By the time seniors graduate from the human development and family science (HDFS) program in Orlean Beeson School of Education, each student has completed and presented an original research project. However, much of the groundwork is laid before students reach their senior year.
Jonathan Davis, professor of human development and family science, says the department is intentional about preparing students for their research project in all of their preceding courses. Students will practice reading an empirical article in their first course and then their understanding of those empirical articles will develop through each of their courses as research is incorporated into instruction.
“All of the professors really see the benefit of research because they know how each research project contributes to the larger picture of how we as professionals graduating with HDFS degrees can better support families in the community,” said Bronwyn Frost ’21. “I think the professors really wanted you to be able to feel confident and support you in your research.”
Since Frost was pursuing a career in higher education in student affairs, she chose a research topic of interest titled “Communication and Strength of Faith: Conversation and Conformity Orientation in Parent-Child Communication.” She studied whether the communication style of a college student’s family during their upbringing impacted their faith commitment in college.
Between 30 to 40 projects are completed each year consisting of non-experimental, survey research. When students begin the research curriculum, which covers three courses in two semesters, they begin by creating an annotated bibliography that can cover any topic as long as it relates to family or human development and family science. Topics have included how the family influences academic achievement, how childhood hospitalization affects the family or how children with disabilities influence family life. Afterward, the bibliography is converted into a literature review and students form a hypothesis which serves as the foundation for the methodology section of their study.
“We point out to the students that by the time you finish your project, you are going to be an expert in that topic, maybe more so than anyone else in this building, including the faculty, because you’ve read a lot of scientific literature about that topic,” said Davis.
After completing their research, each student develops a scientific poster and presents their research findings using the Three Minute Thesis (3MT®) model. The presentation allows students to transition from a focus on the technical aspects of the project like p-values and statistics to a macro view that enables them to explain their research using plain language that anyone can understand.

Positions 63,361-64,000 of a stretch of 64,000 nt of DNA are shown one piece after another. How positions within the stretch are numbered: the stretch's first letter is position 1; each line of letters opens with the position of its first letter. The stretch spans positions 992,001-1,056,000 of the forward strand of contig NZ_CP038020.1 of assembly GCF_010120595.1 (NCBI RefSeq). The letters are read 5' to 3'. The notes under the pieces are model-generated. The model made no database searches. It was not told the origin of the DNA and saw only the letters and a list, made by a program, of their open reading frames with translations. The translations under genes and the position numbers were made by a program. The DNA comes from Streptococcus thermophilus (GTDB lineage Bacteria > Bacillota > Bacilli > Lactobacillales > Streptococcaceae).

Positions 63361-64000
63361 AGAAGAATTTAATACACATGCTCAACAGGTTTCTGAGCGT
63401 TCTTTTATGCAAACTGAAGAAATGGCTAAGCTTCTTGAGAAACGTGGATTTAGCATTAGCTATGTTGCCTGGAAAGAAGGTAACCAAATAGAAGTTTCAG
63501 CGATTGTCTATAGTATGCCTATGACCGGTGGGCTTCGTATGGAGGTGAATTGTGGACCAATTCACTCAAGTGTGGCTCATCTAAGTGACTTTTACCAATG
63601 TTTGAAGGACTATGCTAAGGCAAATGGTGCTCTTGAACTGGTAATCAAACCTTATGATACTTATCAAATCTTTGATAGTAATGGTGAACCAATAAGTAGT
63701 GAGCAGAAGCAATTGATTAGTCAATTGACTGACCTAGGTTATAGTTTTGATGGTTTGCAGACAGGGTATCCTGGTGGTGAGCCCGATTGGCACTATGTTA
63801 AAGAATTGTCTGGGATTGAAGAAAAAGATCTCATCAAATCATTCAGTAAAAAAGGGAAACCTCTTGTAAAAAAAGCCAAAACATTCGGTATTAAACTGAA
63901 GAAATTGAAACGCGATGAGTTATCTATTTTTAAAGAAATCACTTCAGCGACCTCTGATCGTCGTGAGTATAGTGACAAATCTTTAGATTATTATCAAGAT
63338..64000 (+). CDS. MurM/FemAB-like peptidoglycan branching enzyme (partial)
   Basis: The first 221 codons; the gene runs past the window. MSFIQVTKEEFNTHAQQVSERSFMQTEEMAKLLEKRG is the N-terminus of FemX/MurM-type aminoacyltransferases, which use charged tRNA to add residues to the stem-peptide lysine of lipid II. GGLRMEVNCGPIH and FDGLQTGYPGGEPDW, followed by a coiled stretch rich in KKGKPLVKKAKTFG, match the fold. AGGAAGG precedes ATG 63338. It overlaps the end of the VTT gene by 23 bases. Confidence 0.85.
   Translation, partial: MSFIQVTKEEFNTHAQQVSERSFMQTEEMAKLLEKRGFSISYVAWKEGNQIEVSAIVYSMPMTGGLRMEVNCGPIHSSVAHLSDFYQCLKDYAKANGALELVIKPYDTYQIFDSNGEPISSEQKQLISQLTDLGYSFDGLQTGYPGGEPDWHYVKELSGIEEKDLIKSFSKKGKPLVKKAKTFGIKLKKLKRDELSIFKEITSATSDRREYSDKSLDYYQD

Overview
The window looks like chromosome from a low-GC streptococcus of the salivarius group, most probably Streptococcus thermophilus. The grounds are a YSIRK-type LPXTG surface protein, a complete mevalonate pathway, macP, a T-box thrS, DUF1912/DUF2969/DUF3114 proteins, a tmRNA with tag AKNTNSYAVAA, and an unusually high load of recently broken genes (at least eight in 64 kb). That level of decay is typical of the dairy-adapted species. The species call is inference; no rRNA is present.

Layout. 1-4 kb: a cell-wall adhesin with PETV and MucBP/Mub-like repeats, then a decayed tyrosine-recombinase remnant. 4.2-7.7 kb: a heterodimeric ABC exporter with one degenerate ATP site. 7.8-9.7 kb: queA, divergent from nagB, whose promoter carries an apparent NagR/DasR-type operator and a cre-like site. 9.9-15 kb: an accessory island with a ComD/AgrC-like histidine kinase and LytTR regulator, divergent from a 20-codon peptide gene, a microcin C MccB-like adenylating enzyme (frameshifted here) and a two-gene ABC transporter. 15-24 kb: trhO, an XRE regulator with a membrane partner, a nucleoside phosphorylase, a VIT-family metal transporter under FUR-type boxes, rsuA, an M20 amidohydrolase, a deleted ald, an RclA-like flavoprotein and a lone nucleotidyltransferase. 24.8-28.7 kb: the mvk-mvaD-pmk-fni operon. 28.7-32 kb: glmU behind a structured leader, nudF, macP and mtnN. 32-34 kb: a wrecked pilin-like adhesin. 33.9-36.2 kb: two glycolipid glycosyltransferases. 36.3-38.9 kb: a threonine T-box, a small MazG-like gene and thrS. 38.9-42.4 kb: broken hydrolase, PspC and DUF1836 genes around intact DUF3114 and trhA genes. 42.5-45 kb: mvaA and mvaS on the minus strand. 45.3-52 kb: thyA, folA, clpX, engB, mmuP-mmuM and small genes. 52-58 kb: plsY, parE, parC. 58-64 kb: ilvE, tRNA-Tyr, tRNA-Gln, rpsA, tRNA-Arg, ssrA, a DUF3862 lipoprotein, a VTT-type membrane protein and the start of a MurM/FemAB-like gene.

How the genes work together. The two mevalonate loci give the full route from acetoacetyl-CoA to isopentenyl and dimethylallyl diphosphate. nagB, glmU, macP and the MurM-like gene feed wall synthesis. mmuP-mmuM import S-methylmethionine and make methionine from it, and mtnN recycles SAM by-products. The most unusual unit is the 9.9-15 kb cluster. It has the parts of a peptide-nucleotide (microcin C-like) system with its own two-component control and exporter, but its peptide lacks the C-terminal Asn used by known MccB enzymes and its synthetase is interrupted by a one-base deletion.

“I think it’s pretty helpful to them because it’s helping bridge that gap between what most people know and do and what scientists know and do, and so I think that’s been a helpful addition in the last few years,” said Davis.
The Department of Human Development and Family Science, which has had six recipients of the Outstanding Undergraduate Paper Award by the National Council on Family Relations, is among a small group of undergraduate programs doing this level of research. Undergraduate students in the HDFS program are completing the same original research process used by students in many graduate programs.
Davis says that he frequently receives emails from former students expressing how much more prepared they felt for graduate school or their career than many of their peers.
“I hope that by graduating people that are familiar with research, we are helping folks, even those who don’t go to graduate school, be familiar and confident in reading and finding research because the researcher-practitioner gap is a huge problem not just in our field,” said Davis.
Emma Bryant, a student in the fast-track Master of Social Work program, chose to study how the variables of mental health disruptions are related to resilience through her project titled “Disruptions in Family Dynamics and How it Impacts Mental Health and Resilience.”
“I feel prepared to go into grad school and to tackle more research or even continue this research that I started this past year,” said Bryant. “Within human development, or any field of science really, there’s always room to grow and there are always questions that can be asked and so to have a community of people who all have that same interest was super encouraging.”